K-State's Snyder earns Big 12 honor
Coach of the Year
Tuesday, December 6, 2011
MANHATTAN, Kan. — Bill Snyder retired six years ago convinced he was done with coaching college football.
He wanted to spend more time with his family, make up for all of his kids’ ballgames and ballets he missed while building Kansas State to unprecedented heights.
The 72-year-old coach came back to the sidelines three years ago rejuvenated. And in that short of time he did the unthinkable: Snyder returned his once-mighty program to the national consciousness.
On Tuesday, he was the runaway pick as the AP’s Big 12 coach of the year.
Snyder was selected on 16 of the 17 ballots turned in by media members who regularly cover the league. Mike Gundy of Oklahoma State, which won the Big 12 championship but was left out of national title game despite just one loss, received the only other vote.
“I am extremely proud of our coaches and the young men in our program for working and preparing each day to get better,” Snyder said in a statement to the AP. “The success we have had to this point in the season has been a direct result of that, and I appreciate very much their willingness to work and achieve the goals that we set out each day to accomplish.”
Picked to finish eighth in the conference, the No. 11 Wildcats (10-2) instead finished eighth in the BCS. They were bypassed by the Sugar Bowl for two teams with lesser resumes, but will still play No. 7 Arkansas in the Cotton Bowl, one of four matchups between top-10 teams in the BCS standings.
It’s the third time Snyder has been voted Big 12 coach of the year — he also was the AP’s national coach of the year in 1998, when the Wildcats were within a double-overtime loss to Texas A&M in the Big 12 title game of playing for the national championship.
That magical season was the culmination of his first rebuilding job, one that virtually nobody thought possible. The worst program in the history of college football had been winless in 27 games, and hadn’t won a conference championship in more than five decades. Friends begged the non-descript offensive coordinator from Iowa not to take the job, believing it was career suicide.
By his fifth season, Snyder had Kansas State winning its first bowl game. Five more years passed and the school rose to the doorstep of the national title. Five more years went by and the Wildcats knocked off then-No. 1 Oklahoma for the Big 12 championship on a cold night at Arrowhead Stadium.
Former Oklahoma coach Barry Switzer was so impressed he labeled Snyder the “Coach of the Century.”
“He’s incredibly consistent in an inconsistent world,” Kansas State athletic director John Currie said. “If you talk to the ones who played for him 10 or 15 or 20 years ago who are sometimes in the locker room, they will tell you he’s teaching and coaching exactly the same way he always has.”
It wasn’t long after that Big 12 triumph Snyder abruptly retired. He was burned out, he felt badly for neglecting his family all those years, watching game film instead of school plays, catching high school games Friday nights that involved talented recruits rather than his own children.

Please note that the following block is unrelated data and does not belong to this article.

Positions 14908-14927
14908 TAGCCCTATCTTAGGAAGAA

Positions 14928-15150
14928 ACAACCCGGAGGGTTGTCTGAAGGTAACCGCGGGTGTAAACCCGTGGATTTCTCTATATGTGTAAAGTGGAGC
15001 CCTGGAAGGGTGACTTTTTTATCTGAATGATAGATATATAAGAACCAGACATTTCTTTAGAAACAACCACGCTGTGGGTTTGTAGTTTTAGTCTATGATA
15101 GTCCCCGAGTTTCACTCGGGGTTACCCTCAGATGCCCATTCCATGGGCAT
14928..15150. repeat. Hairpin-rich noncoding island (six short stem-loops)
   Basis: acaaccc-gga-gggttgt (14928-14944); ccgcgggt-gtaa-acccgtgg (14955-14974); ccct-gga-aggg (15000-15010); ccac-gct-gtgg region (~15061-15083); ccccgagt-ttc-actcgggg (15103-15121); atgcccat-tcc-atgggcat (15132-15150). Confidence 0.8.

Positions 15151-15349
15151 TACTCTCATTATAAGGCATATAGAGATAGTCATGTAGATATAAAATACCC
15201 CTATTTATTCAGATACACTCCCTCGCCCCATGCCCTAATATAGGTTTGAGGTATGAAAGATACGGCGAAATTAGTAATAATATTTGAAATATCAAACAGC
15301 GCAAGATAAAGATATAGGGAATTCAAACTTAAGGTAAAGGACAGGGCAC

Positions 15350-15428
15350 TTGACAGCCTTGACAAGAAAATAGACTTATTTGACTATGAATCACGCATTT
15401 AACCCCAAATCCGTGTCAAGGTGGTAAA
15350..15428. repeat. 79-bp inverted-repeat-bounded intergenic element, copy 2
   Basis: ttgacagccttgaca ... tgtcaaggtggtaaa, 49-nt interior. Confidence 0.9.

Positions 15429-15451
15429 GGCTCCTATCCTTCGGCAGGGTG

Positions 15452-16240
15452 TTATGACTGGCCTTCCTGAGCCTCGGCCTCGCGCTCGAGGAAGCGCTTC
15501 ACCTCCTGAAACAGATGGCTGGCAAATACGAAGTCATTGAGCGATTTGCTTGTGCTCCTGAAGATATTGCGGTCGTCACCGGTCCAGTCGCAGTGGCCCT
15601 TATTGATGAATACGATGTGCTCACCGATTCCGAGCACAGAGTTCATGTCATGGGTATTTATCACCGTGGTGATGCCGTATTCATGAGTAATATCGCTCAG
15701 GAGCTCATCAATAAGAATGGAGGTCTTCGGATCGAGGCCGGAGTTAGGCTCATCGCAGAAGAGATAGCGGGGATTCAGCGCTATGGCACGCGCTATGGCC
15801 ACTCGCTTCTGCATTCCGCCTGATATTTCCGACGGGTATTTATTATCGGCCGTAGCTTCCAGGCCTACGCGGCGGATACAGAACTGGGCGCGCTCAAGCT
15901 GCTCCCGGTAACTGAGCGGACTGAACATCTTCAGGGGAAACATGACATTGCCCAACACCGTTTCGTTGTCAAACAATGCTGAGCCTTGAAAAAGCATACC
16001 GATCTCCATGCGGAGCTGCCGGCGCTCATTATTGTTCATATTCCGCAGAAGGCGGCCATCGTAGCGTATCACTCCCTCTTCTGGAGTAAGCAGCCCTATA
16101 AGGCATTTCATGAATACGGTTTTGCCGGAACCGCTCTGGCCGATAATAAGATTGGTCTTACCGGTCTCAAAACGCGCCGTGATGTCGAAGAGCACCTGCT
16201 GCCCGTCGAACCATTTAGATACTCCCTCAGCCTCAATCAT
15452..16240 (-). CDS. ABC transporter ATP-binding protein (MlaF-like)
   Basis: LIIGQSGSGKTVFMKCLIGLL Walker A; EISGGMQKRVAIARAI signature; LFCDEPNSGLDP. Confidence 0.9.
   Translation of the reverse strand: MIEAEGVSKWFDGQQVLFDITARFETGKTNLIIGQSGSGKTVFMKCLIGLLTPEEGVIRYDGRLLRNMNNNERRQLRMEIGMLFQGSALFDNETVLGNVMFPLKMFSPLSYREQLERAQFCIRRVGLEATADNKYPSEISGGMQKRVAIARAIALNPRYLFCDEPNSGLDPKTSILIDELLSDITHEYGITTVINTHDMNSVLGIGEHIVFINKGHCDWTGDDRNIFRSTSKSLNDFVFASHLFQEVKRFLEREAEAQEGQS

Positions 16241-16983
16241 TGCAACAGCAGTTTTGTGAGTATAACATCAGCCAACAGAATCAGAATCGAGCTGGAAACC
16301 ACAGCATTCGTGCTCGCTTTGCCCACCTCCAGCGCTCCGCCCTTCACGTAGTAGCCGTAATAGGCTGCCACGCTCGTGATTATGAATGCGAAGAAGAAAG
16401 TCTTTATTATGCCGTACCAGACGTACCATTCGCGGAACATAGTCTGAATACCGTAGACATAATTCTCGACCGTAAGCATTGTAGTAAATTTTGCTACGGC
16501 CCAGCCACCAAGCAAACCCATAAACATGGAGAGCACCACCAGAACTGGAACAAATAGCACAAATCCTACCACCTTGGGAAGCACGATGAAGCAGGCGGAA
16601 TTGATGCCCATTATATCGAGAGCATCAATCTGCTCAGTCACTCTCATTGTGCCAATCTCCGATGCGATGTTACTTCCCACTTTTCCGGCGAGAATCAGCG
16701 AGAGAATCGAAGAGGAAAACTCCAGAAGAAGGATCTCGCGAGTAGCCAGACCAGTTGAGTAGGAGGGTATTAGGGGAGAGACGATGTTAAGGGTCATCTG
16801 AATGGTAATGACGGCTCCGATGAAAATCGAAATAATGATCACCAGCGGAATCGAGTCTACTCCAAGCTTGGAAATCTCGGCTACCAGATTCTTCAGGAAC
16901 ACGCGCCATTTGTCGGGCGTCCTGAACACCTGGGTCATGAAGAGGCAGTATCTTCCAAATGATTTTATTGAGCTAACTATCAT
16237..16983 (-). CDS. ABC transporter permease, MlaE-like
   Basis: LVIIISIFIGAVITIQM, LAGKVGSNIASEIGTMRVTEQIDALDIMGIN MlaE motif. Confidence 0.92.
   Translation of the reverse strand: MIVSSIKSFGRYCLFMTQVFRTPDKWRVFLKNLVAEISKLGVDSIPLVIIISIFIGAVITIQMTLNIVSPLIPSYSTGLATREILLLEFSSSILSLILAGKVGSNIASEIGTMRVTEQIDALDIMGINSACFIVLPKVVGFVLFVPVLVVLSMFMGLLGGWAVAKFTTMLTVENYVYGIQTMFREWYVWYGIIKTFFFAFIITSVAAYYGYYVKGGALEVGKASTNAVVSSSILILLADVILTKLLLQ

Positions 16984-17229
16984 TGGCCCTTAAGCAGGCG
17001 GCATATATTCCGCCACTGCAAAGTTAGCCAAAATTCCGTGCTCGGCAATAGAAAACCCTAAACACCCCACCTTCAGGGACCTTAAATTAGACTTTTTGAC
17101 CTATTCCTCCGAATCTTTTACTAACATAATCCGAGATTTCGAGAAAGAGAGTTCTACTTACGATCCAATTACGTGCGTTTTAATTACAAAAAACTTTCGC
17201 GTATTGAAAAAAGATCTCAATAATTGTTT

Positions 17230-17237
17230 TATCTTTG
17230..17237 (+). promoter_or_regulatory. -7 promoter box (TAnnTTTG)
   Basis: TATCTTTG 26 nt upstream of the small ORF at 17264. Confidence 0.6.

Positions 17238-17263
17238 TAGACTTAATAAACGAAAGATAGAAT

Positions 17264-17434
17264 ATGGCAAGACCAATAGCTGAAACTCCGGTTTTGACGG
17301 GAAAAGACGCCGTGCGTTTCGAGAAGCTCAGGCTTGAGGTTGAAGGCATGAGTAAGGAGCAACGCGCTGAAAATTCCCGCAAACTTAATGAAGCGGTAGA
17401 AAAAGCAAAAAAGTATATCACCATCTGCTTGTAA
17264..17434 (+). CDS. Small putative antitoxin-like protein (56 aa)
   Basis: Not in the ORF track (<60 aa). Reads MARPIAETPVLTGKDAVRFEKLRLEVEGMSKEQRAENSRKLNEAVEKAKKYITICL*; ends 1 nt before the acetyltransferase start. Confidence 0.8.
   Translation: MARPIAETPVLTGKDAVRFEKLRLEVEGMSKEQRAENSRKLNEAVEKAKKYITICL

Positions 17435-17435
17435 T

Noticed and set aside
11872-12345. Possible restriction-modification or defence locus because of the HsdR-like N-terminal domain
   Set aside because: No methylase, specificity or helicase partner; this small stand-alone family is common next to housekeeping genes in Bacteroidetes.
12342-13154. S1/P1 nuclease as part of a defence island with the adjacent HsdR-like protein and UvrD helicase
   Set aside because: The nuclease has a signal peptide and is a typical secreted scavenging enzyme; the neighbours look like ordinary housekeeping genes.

He never strayed far from the program, though. It’s hard to when the stadium is named in your honor, as is the four-lane highway that runs into town.
So when the program floundered under Snyder’s replacement, Ron Prince, the school didn’t have to look far for a savior. He still had an office in the Vanier Football Complex.
It took just two years for Snyder to return Kansas State to a bowl game, the Pinstripe Bowl last December in New York City. And another 12 months to place the Wildcats among the nation’s elite.
“We don’t have no five-star recruits, four-star recruits. We don’t have no big athletes like other teams have. We just stick together and do our role, and continue to work hard until there’s zeroes on the clock,” cornerback David Garrett said. “He makes sure he instills all that into us.”
Garrett said it best: Perhaps no coach is better at doing more with less than Snyder.
He took a defense that was among the worst in the league and reshaped it into the best. He took a quarterback in Collin Klein who struggles to throw the ball and concocted an option-style offense that allows him to use his feet. He recruited junior college players and the quintessential diamond-in-the-rough and molded them into his vision of what a team should look like.
“If we don’t pay attention, he’s going to make sure of it, and that happens every day,” Garrett said. “Coach Snyder is a hard coach, but at the end of the day, he’s a caring coach, too.”
Currie, who was hired shortly after Snyder returned to the sideline, marvels at the fact that he never has to worry about the football program. In two decades, the Wildcats have never been embroiled in a major scandal like those enveloping other schools, their graduation rates are among the best in the Big 12, and the number of players who have gone on to the NFL under Snyder is staggering.
“We’re fortunate to have his leadership,” Currie said, “and I think college football is fortunate to have an example of leadership like Bill Snyder.”
Of course, Snyder would blanch at all the plaudits that he’s receiving this year.
He’s already won the Woody Hayes Award, presented to the coach of the year by the Touchdown Club of Columbus, and he’s a finalist for the Eddie Robinson Award, which is given out by the Football Writers Association of America to the nation’s most deserving coach.
“I’m happy with it, but that’s not that important thing. I’ve been there, done that,” Snyder said. “We’re talking about a whole bunch of young guys — you hear seniors get up and talk about their experiences, what they’ve gone through the last three or four years — that’s the reward for me.”
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